1. This is an appeal from a degree in a suit on a promissory note instituted under Order XXXVII of the Code of the Civil Procedure, in which leave to defend has been refused. Rule 3 of that Order requires the Court to give, the defendant leave to appear, and defend the suit upon affidavits which disclose such facts as would make it incumbent on the holder to prove consideration or such other facts as the Court may deem sufficient to support the application. This is paraphrased in the summons to be served on the defendant under Rule 2(1), Form No. 4 of Appendix B as follows:
Leave to appear may be obtained on an application to the Court supported by affidavit...showing that there is a defence to the suit on the merits, or that it is reasonable that you should be allowed to appear in the suit,' which would make the scope of the suit like that of the well-known Order XIV, Rule 1 of the Supreme Court Rules. The language of Rule 3 is taken from the Bills of Exchange Act, V of 1866, which was interpreted by Phear, J. in Vonlintzgy v. Narayan Singh 6 B.L.R. App. 64 , where he applied the rule laid down by Bramwell, Baron, in Agra and Musterman's bank v. Leghton (1866) 2 Ex. 56 , with reference to the corresponding section in England. The intention was, the learned Baron observed, 'that, where there was no presence for a defence, the parties sued should not be allowed to defend, and the holder should have judgment as of course; but that if the defendant baa a real, I do not say good, defence, he should have leave to appear and set it up. As cases, however, sometimes occur where an apparently real defence is shown, but its sincerity is doubtful, there the defendant is let in to defend only on the terms of bringing the money into Court.' The present suit was brought on a promissory-note for Rs. 17,000 given by the defendant to his wife in settlement of a suit brought by her for separate maintenance. We cannot say that the affidavits show that there is no presence for a defence, and we think, that, instead of refusing leave to defend, the Subordinate Judge should have given leave to defend on condition of payment of the amount claimed into Court.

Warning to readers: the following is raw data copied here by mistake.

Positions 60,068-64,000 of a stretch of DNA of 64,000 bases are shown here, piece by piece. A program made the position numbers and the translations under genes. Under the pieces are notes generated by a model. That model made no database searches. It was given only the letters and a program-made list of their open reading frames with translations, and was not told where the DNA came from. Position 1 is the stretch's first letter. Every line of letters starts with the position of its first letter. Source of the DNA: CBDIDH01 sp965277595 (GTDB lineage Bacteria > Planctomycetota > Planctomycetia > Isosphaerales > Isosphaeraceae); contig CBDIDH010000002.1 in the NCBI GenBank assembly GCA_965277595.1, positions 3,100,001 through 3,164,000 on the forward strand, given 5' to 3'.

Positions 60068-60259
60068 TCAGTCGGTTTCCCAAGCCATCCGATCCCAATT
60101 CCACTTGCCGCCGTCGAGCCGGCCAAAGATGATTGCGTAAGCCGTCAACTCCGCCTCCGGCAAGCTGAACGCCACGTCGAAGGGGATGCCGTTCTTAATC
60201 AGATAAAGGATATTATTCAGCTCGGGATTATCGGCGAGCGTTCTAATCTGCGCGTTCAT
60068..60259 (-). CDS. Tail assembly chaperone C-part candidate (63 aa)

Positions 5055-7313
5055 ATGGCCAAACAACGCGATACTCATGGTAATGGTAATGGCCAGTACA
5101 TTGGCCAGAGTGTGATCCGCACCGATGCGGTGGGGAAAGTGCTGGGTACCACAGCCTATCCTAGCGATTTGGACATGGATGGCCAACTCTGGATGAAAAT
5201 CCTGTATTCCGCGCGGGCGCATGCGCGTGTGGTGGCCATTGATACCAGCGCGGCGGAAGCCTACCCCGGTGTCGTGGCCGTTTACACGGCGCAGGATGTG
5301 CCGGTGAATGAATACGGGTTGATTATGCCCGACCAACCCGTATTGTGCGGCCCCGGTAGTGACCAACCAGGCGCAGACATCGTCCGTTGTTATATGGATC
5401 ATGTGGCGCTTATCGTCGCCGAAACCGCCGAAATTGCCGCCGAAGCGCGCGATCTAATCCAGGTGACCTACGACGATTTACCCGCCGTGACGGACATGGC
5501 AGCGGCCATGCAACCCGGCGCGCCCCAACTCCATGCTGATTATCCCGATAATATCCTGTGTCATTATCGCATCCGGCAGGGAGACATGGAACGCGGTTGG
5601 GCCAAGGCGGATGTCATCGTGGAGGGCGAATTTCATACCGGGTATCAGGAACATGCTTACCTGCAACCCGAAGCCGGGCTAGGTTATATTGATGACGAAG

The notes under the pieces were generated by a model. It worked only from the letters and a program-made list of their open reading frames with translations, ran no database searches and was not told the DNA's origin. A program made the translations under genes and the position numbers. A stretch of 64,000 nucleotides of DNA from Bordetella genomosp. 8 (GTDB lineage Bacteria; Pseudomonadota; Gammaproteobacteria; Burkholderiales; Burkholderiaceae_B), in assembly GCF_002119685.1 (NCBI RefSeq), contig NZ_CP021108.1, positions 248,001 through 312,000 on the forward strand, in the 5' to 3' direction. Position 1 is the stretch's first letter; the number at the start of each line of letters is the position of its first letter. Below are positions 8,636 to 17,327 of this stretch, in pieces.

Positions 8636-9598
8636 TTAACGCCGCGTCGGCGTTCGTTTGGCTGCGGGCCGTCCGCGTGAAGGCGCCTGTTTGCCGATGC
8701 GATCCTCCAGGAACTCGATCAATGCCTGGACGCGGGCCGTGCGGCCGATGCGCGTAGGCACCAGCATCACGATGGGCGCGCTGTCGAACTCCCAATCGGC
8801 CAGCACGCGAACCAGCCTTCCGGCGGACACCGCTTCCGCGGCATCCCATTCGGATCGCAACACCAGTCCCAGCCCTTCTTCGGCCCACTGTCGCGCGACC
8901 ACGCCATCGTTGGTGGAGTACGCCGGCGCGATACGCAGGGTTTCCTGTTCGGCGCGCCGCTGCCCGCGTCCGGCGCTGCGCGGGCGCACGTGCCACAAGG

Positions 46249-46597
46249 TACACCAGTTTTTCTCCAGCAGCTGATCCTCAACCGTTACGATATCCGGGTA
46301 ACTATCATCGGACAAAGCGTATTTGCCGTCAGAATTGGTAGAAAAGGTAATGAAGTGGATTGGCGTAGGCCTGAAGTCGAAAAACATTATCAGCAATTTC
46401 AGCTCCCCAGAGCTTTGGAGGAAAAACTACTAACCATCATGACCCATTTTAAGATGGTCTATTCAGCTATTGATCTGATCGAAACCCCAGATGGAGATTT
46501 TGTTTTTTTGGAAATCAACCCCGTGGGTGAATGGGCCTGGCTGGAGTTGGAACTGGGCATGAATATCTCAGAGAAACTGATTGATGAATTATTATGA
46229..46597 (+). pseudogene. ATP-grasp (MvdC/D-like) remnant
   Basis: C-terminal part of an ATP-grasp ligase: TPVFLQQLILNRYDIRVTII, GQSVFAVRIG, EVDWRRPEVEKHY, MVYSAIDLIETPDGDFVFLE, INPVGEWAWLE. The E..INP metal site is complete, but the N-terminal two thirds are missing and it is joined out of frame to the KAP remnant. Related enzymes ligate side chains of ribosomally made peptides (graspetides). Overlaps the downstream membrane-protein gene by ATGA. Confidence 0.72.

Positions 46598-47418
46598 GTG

2. We accordingly direct that, on the payment of the amount claimed into Subordinate Judge's Court being certified to this Court within 6 weeks, the decree be set aside and the suit remanded for disposal according to law. Costs to abide, and in default of payment, this appeal do stand dismissed with costs,